Traditionally, it is Langhe’s most consumed table
Dolcetto d’Alba is a DOC wine whose production is approved only in the provinces of Asti and Cuneo. Traditionally, it is Langhe’s most consumed table
Dolcetto d’Alba is one of the most typical and widespread vines in Piedmont and possibly takes its name from the sweetness of the ripe grapes, or, according to another theory, from the word “dosset”, which in the Piedmontese dialect refers to a low hill. The wine produced from Dolcetto grapes has been for centuries one of the protagonists of rural life in Piedmont and one of the main objects of trade within the Liguria region. In fact, along with oil and salt, Piedmont also used to import anchovies from this region, the main ingredient of one of the most famous dishes of Piedmont, bagna caöda.
Nevertheless, information on Dolcetto can only be found starting in the eighteenth century. The wine Dolcetto d’Alba obtained the DOC label in 1974.
Great with appetizers of vegetables and cold cuts. It also goes well with legume soups, several types of risottoand ravioli with porcini mushrooms, veal and beef.
The production area of the wine Dolcetto d’Alba DOC includes the entire territory of the municipalities of Alba, Albaretto della Torre, Arguello, Barolo, Benevello, Borgomale, Bosia, Camo, Castiglione Falletto, Castiglione Tinella, Castino, Cossano Belbo, Grinzane Cavour, Lequio Berria, Mango, Monforte d’Alba, Montelupo Albese, Neviglie, Rocchetta Belbo Rodello, S. Stefano Belbo, Serralunga d’Alba, Sinio, Treiso, Trezzo Tinella in the province of Cuneo, the municipality of Coazzolo in the province of Asti, and part of the municipal territory of Barbaresco, Cherasco, Narzole, Neive, Novello, La Morra, Roddi, Verduno, Roddino, Torre Bormida and Cortemilia.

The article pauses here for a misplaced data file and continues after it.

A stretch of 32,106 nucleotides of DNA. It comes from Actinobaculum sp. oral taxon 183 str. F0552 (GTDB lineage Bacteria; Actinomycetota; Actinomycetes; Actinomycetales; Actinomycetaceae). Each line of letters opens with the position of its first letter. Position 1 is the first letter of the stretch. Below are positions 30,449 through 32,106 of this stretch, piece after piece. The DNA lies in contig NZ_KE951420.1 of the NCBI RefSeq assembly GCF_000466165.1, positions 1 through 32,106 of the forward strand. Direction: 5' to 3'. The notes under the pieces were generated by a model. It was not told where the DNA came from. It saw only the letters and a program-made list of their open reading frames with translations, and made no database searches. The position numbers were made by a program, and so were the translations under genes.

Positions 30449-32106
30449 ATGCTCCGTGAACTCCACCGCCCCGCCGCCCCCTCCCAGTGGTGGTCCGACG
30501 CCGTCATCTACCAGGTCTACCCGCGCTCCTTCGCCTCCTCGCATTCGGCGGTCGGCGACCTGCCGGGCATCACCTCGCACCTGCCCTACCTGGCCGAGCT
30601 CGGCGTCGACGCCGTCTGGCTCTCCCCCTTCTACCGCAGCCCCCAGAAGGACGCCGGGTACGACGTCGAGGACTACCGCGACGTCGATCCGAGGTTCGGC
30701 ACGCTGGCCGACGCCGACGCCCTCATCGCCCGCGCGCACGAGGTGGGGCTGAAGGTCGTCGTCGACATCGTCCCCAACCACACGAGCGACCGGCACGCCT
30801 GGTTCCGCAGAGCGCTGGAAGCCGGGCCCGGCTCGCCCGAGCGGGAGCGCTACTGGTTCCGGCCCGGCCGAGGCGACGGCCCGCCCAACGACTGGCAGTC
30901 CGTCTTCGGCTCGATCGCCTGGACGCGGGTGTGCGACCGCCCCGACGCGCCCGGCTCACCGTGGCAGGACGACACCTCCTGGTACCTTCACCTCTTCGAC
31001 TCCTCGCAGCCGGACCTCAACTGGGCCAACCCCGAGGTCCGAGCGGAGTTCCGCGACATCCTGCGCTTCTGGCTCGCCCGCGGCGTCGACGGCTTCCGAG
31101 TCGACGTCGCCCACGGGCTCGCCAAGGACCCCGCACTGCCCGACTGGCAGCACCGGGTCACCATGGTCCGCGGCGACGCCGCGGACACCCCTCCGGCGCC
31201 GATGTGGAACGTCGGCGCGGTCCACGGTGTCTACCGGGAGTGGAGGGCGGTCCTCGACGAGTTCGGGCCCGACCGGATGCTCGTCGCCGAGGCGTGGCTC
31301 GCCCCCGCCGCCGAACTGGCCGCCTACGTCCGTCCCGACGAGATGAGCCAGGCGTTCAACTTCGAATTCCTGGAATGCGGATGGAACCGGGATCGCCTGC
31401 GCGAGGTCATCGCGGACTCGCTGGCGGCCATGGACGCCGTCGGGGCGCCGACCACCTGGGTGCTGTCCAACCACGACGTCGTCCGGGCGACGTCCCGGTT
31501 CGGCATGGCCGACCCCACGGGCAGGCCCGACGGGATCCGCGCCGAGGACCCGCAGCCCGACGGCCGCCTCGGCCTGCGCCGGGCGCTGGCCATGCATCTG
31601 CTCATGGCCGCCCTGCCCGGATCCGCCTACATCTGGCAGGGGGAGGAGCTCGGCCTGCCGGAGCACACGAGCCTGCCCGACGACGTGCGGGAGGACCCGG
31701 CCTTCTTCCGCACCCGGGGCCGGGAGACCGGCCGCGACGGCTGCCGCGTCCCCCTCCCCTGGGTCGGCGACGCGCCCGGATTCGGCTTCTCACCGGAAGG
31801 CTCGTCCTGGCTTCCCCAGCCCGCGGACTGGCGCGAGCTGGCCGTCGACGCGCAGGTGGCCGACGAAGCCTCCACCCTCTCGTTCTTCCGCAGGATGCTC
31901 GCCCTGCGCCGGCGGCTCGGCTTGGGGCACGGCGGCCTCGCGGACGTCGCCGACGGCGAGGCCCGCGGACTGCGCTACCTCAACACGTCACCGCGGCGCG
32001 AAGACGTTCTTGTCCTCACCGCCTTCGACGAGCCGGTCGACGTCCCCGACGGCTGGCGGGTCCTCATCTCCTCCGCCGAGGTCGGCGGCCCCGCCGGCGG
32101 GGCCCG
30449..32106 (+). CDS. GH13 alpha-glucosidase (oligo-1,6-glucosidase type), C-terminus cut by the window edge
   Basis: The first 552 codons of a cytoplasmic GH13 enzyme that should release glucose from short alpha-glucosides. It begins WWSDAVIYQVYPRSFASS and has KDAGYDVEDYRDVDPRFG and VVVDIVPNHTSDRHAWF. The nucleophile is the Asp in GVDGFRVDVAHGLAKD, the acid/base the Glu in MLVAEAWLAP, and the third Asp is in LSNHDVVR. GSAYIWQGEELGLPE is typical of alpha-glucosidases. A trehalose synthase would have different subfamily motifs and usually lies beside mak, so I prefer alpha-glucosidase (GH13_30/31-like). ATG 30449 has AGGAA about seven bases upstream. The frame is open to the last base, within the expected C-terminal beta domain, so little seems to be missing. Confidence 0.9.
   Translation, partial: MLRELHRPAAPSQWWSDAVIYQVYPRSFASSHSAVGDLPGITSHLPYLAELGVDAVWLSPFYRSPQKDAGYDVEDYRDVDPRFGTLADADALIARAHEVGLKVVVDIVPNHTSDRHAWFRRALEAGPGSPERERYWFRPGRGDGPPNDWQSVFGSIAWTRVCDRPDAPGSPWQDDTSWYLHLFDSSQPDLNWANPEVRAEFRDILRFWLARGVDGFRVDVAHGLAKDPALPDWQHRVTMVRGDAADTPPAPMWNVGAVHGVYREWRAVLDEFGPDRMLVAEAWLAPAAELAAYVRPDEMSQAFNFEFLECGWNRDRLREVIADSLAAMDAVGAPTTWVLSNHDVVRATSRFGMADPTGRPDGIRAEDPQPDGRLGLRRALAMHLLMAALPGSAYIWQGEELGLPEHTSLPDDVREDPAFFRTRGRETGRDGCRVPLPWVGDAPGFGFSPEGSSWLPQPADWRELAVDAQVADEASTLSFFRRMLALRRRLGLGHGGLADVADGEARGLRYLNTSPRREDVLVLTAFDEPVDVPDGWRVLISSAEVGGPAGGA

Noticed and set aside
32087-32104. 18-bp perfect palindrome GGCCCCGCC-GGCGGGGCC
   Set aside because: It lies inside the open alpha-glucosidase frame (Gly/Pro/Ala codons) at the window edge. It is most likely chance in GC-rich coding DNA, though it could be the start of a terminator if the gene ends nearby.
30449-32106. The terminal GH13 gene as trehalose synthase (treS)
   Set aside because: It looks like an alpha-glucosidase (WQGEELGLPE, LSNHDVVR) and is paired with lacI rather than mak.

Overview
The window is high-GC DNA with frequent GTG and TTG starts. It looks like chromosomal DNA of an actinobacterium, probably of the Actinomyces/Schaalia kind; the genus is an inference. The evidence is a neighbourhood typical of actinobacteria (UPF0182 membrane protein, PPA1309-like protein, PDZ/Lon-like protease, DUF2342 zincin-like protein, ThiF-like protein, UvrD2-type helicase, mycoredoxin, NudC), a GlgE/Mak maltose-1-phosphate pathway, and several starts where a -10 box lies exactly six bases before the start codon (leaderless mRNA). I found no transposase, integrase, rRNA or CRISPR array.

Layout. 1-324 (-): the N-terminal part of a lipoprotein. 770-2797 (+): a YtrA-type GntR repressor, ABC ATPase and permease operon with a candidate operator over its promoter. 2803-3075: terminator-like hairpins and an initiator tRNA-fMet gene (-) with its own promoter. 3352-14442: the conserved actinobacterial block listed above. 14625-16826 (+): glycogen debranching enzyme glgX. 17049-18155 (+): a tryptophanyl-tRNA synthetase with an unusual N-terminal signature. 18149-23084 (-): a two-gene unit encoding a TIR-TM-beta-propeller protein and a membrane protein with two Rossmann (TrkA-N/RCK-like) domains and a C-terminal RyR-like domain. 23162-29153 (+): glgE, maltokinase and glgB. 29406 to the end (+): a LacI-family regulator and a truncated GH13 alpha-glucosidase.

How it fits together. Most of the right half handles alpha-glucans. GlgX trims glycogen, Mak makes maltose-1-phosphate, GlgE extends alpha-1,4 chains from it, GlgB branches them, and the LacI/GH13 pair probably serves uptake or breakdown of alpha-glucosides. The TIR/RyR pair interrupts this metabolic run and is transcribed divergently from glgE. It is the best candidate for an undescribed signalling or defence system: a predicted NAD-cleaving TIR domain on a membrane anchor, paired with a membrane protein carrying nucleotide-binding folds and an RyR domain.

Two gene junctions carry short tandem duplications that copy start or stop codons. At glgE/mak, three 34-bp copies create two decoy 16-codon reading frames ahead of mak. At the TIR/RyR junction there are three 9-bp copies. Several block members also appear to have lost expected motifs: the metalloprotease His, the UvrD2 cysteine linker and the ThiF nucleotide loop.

The only vine variety allowed is that of Dolcetto.
– The maximum production of grapes must be 90q/ha
– The only fields considered suitable are those with clay, calcareous and siliceous soil in hilly areas, with the exception of land on the valley floor, which is wet, flat and does not receive sufficient sunlight
– When replanting -or planting new vines- the density cannot be less than 3,300 vines per hectare
– The natural alcoholic strength must be a minimum of 11.5% vol
– Yield (grapes/hectare): 90 q
– Maximum Grape yield: 70%
– Natural alcoholic strength of the grapes: 11%
– Natural alcoholic strength of the wine no less than: 11.5%
– Net dry extract no less than: 22%
Colour: ruby red that sometimes appears purple in sunlight
Perfume: vinous, pleasant, distinctive
Taste: dry, pleasantly bitter, with moderate acidity, good body, and harmonious.